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For a half a century now Abraham Masolw‘s, Hierarchy of Needs has been revered by the non-theists as the highest formulation of human aspiration. Self-actualization was considered to be the highest form of attainment for individuals. For decades I have felt that formulation to be grievously short-sighted and more akin to what a sociopath might consider to be his highest goals. Of course there is a positive spin put to Maslow’s list of aspirations, but at the core they are purely selfish and self-serving. That self centeredness is expressed in the choice of title for the highest form of being – Self Actualization. The very term implies self-blinkered self-inflation. There is a better way forward to higher states of human actualization, which have always been available and many people have moved along those paths.

The first few steps of Maslow’s hierarchy, copied here from Wikipedia, are reasonable enough. Step 1. Physiological – Breathing, food, water, sex, sleep, homeostasis, and excretion. 2. Safety – security of: body, employment, resources, morality, the family, health, property. 3. Love/belonging – friendship, family, sexual intimacy. 4. Esteem – self-esteem, confidence, achievement, respect of others, respect by other. 5. Self-actualization – morality, creativity, spontaneity, problem solving, lack of prejudice, acceptance of facts.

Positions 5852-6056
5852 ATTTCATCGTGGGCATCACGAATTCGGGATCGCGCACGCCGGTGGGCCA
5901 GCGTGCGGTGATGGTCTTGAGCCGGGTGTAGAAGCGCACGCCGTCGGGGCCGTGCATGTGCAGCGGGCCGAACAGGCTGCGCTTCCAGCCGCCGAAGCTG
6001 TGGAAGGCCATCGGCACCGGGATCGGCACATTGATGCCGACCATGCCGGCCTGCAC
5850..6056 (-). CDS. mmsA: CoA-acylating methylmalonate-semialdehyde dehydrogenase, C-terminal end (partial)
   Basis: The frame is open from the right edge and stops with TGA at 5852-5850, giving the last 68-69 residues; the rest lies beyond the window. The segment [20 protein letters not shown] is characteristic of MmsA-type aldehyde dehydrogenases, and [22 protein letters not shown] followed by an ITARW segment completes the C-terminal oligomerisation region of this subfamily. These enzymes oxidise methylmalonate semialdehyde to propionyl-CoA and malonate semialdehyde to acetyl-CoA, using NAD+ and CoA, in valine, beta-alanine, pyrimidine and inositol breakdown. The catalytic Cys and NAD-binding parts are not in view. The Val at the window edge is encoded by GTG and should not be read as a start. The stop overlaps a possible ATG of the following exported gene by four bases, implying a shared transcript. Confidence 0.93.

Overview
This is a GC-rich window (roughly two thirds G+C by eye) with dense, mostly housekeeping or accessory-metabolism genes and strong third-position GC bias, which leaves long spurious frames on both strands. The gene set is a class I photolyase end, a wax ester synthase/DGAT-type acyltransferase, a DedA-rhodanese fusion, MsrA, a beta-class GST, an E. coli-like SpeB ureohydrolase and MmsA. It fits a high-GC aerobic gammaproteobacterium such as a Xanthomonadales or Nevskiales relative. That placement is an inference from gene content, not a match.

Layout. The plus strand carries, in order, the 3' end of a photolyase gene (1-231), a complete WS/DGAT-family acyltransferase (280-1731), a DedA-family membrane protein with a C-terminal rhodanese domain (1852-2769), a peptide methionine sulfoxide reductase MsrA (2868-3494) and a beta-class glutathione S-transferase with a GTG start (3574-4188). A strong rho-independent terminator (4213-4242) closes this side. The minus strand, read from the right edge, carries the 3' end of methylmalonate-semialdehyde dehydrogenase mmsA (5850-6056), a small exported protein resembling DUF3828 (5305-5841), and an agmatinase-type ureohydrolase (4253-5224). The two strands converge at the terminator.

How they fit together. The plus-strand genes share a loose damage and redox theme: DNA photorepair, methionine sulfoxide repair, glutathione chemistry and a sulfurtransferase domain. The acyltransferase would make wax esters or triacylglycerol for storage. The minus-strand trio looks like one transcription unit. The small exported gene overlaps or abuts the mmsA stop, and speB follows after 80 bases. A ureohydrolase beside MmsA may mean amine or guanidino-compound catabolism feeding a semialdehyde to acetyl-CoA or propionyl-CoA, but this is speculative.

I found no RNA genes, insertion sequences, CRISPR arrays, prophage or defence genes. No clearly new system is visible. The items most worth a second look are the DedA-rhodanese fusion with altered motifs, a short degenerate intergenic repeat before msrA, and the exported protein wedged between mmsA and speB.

The first three steps are essentially animal needs. In step 2 the term employment sounds human but it isn’t; every animal is employed in exploiting his environment of its resources to maintain themselves and their family, health and property. Step 3 is common to all social animals. It is only in step 4 where the term achievement stands out as a possible human trait, but even here male Bower birds express personal achievement and worthiness in the construction of their bowers. It is only at level five in Maslow’s system, the principle of morality, that he even approaches some traits that might be thought of as exclusively human. Even here the term morality only applies within our own species. For example, we wantonly kill cattle and eat their flesh but the cattle themselves exhibit morality toward their own kind and only defensive hostility towards us. And how can he claim that squirrels are not creative, spontaneous and problem solving when they so obviously exhibit these traits in abundance? When it comes to lack of prejudice in the self-actualizing individual it become a puzzle as to what is meant. Does a squirrel have prejudice? Is prejudice built into their DNA? And, if squirrels have that trait built in don’t all humans have it too, if any of them do?

Supposedly the self-actualizing individual has an unquenchable desire “the desire to become more and more what one is, to become everything that one is capable of becoming.” This is obvious nonsense, because it is impossible to be everything one is capable of being. You may choose the path you are on, but once along that path you can not go back and go along another one because time and opportunities have passed and moved on. That is the simple time flow of reality and it applies equally to matter, squirrels and self-actualizing individuals. Perhaps back in the 1950s this theory helped some people live better lives but we now have better models for productive behavior.